14 May GIRLS: Hannah’s OCD #3. What’s In A Q-Tip?
Hannah needs help. But Dr. Rice’s failure leaves her alone to manage feelings that are confusing, hated, and at odds with what she believes is normal. She doesn’t have any methods but counting 8’s to get troubling thoughts out of her head. And, then in Season 2, Episode 9, On All Fours, there’s the Q-tip …
At the beginning of On All Fours, Hannah’s (Lena Dunham) in an elevator on her way to meet her publisher. She’s pulling and prodding at herself – poking her ear in series of 8’s. Her counting is going full force. She’s obviously very anxious. She must be frightened of what she’ll hear.
David Pressler-Going’s (John Cameron Mitchell) greeting confirms any kind of self-criticisms she has: “I didn’t finish reading these pages because I don’t know who wrote them. Where’s the sexual failure? … If you’re not getting fucked right now, make it up.”
Not only does he play into Hannah’s self-doubts – something Dr. Rice did as well – he hits upon her loneliness and recent loss of Adam. Feelings she’s trying not to feel.
Later, she sits on the floor at home, in her underwear, eating olives and trying to write. The writing isn’t flowing smoothly after Pressler-Going’s dissatisfaction. Undoubtedly, she can’t get her own disparaging voice out of her head. She’s antsy. She scooches on the floor to get a pillow and – Ouch! She has a splinter in her bottom.
In the bathroom with tweezers, it’s not the splinter Hannah’s preoccupied with. It’s getting the attacking thoughts out of her head. That Q-tip looks pretty appealing. Maybe it will do the trick.
Poking her ear in multiples of 8, it seems to work for a moment. Especially as Hannah begins to erotically enjoy the feeling. She’s now produced a much more pleasant sensation to distract her from those very unpleasant thoughts. Then, she screams.
The next thing we hear is the phone ringing in her parent’s house: “I did something really bad. I stuck a Q-tip way down into my ear.” She can’t get it out. Her mother, in the background, is irritated and impatient. Her dad, the one who tries to be sensitive, is helpless.
A panicked Hannah tells them she’s going to the hospital. Her mom’s voice takes over: “Who’s going with you, baby?” Being babied doesn’t sit well with Hannah. Needing anyone or anything makes her feel like a baby. To Hannah, needing help is weak and humiliating when she wants to be strong.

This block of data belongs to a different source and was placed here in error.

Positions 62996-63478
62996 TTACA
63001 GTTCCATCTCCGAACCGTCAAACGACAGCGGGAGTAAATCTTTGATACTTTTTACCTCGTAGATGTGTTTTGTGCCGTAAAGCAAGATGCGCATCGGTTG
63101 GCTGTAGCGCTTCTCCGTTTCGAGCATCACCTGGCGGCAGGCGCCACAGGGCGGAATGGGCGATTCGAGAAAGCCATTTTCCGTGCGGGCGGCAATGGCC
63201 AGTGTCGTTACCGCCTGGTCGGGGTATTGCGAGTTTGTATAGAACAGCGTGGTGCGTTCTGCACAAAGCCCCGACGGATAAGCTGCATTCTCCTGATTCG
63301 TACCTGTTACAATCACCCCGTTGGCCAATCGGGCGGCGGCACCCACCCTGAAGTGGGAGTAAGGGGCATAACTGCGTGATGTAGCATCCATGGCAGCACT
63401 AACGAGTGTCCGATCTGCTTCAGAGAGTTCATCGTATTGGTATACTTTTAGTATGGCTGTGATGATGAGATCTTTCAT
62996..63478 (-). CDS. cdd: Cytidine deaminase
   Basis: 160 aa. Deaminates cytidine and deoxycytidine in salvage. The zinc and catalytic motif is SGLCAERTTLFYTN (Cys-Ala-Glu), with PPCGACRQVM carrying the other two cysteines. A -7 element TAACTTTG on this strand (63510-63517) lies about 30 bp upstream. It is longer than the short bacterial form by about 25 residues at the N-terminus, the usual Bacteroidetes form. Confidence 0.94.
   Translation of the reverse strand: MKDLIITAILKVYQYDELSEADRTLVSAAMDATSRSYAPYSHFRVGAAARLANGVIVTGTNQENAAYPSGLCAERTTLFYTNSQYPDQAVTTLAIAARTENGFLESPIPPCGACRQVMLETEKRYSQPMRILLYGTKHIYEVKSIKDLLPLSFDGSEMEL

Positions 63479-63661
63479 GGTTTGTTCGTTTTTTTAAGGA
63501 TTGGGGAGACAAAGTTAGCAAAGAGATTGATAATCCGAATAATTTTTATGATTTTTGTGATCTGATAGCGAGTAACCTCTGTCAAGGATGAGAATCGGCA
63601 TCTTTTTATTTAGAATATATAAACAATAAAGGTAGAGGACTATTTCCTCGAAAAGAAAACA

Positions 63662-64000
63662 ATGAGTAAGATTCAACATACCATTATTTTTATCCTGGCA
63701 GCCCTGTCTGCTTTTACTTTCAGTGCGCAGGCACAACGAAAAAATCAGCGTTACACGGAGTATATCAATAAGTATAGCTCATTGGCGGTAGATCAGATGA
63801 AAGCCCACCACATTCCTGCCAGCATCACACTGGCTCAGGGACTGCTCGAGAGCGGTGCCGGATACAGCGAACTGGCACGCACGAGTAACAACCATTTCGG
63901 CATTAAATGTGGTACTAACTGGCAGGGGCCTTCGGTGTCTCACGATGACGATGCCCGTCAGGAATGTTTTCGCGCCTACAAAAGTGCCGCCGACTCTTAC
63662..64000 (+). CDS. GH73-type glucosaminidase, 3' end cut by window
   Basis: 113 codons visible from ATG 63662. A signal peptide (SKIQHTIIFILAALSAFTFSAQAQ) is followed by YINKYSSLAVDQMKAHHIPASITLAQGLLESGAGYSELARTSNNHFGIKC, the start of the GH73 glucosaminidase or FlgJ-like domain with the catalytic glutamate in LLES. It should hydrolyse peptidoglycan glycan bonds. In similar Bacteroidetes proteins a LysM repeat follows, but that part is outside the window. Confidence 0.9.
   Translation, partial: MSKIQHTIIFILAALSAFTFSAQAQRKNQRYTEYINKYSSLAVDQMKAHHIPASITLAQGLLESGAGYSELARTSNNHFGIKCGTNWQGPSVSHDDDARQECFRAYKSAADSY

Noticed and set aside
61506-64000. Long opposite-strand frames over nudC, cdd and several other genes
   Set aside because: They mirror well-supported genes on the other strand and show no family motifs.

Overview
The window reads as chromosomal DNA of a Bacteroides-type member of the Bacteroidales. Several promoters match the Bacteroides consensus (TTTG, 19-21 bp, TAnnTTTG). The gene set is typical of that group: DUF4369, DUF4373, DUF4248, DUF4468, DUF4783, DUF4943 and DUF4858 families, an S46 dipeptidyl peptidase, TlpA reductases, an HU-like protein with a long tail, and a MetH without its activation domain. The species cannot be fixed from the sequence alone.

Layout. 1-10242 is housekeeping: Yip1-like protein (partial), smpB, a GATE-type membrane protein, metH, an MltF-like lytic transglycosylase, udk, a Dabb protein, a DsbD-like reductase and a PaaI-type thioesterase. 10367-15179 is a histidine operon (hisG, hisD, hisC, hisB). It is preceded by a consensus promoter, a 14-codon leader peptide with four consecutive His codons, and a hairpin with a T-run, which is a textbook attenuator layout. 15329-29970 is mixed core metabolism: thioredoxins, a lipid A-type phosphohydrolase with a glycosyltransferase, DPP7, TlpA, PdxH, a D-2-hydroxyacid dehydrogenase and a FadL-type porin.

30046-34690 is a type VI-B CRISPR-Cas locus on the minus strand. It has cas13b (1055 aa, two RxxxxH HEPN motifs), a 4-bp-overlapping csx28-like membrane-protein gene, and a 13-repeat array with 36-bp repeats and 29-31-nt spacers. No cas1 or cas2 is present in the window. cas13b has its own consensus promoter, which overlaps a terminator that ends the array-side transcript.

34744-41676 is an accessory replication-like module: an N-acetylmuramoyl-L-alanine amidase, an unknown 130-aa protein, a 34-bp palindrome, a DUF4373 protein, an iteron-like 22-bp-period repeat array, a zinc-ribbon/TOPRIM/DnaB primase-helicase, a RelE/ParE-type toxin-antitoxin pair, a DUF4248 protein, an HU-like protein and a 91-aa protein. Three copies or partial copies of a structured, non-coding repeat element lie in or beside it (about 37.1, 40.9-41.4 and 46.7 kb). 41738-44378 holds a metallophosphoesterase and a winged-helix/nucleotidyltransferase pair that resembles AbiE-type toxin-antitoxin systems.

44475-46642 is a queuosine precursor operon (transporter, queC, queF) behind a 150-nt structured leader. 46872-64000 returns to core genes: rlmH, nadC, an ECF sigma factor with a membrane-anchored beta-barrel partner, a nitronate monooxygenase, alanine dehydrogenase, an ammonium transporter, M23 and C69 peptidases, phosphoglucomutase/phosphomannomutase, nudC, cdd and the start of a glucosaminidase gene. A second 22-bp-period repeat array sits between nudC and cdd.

She goes to the ER alone. She’s still looking for (and dare I say, needing) someone to understand. This is not what she finds in the ER doctor. Believe it or not, he’s as insensitive as Dr. Rice and just as impatient as her mother: “What were you digging for, gold?”
Hannah’s so desperate she keeps trying: “I’ve been having a little trouble with my mental state these days.” All she gets back is a demeaning and sarcastic: “You’re kidding.”
In spite of this, she keeps talking: “I have a lot of anxiety and I didn’t think stress was affecting me and, uh … it actually is … I’m not saying this was an accident. I was trying to clean myself out.”
Cleaning out is the key to OCD rituals. Getting rid of disturbing thoughts and feelings in the absence of help. Without sensitivity or understanding (or a referral) from the ER doctor, Hannah again resorts to her own methods: “Do you think you could clean the other one out? It’s feeling a little uneven.”
Eight, after all, is an even number. Hannah’s conflicting feelings (she’s a good writer – she’s not; it’s stupid to need someone – it’s OK to want help) make her feel unbalanced and off-kilter. She has to keep things in neat order, methodically counting in 8’s or lining up potato chips. Her thoughts and feelings spin chaotically in her mind. She tries to give herself control.
On her way home, Hannah runs into Adam. Hungry for attention, she tells him about the Q-tip. “Jesus fucking Christ, kid. Be careful.” She likes that he called her kid: “Nice to hear you say that. It’s a weird feeling.” Concern sometimes makes her prickle. She wants and doesn’t want someone to care.
At home, sitting on the edge of her bathtub, Hannah looks forlorn. “I need you, I don’t need you” races through her mind. It’s what she does with her parents. It’s a big part of her torment. She quickly shakes her head evenly, 8 times on each side. And, then she reaches for a Q-tip. The other ear needs it, too …
Of course, a Q-tip is not a solution. Yet, Hannah has no other. Stay tuned for my next post: how I’d help Hannah since I’m not Dr. Rice.